Another minion appeared with a pitcher of water, his pills, and the day’s newspapers stacked high on a portable desk. El Comandante reached for his bifocals. He didn’t trust anyone’s editing of world events. Nobody saw opportunity, the plots and betrayals bubbling below the surface of politics-as-usual, like he did. His grandchildren had taught him how to navigate the Internet, but its distractions were pernicious: pornography websites and chat rooms on penile implants that wasted precious hours of what remained of his life. These days sex seemed to him a muscle memory in the loins—a waxy heat that had telegraphed pleasure to the very root of his spine, rendering him pure animal. Those sensations had vanished in the end, and only the many lives he’d engendered remained, trapping him in nooses of competing demands until he regretted that celibacy hadn’t come sooner.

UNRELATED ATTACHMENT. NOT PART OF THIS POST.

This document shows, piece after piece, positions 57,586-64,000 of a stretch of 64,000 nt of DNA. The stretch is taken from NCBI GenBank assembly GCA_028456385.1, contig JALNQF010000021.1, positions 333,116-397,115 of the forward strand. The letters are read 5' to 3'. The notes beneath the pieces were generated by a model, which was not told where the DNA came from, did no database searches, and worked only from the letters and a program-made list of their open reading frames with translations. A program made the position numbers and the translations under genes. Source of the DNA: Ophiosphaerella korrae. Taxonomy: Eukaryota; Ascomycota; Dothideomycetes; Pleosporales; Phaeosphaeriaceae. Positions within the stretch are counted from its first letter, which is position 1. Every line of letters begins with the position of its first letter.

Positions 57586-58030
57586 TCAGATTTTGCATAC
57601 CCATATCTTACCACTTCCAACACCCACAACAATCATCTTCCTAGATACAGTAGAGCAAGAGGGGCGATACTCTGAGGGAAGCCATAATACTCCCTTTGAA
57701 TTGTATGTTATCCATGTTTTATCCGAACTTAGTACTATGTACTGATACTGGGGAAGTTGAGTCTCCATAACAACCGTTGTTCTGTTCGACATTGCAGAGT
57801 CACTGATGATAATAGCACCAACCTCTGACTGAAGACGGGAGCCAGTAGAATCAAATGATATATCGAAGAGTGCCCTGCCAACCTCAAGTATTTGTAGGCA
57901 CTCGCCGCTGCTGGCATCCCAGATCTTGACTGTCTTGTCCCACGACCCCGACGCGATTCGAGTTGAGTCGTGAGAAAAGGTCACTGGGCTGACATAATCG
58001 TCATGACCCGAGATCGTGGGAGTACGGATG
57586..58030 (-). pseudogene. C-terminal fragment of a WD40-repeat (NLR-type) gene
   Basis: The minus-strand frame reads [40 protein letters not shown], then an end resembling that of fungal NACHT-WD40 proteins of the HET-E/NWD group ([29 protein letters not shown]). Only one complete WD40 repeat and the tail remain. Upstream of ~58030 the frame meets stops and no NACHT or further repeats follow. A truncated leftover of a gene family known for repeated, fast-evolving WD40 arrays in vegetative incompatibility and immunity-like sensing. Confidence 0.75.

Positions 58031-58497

There was no mention of him in the foreign press, though it was the official anniversary of the Revolution. Instead other world leaders populated the front pages like so many party crashers. Hijos de puta. His government’s rag had published a ten-page spread of him that included the same old photographs, recycled interviews, and a picture of his brother Fernando that was a quarter inch larger around than his. Somebody would pay dearly for that mistake. In recent years, El Comandante was usually featured, when he was featured at all, with his junior bad-boy counterpart in Venezuela, now deceased, a megalomaniac toward whom it had been difficult to keep a civil public face. If it hadn’t been for his vast reserves of oil—sugar and oil, the island would grind to a halt without either—their alliance would’ve ended like the infamous party at Guatao.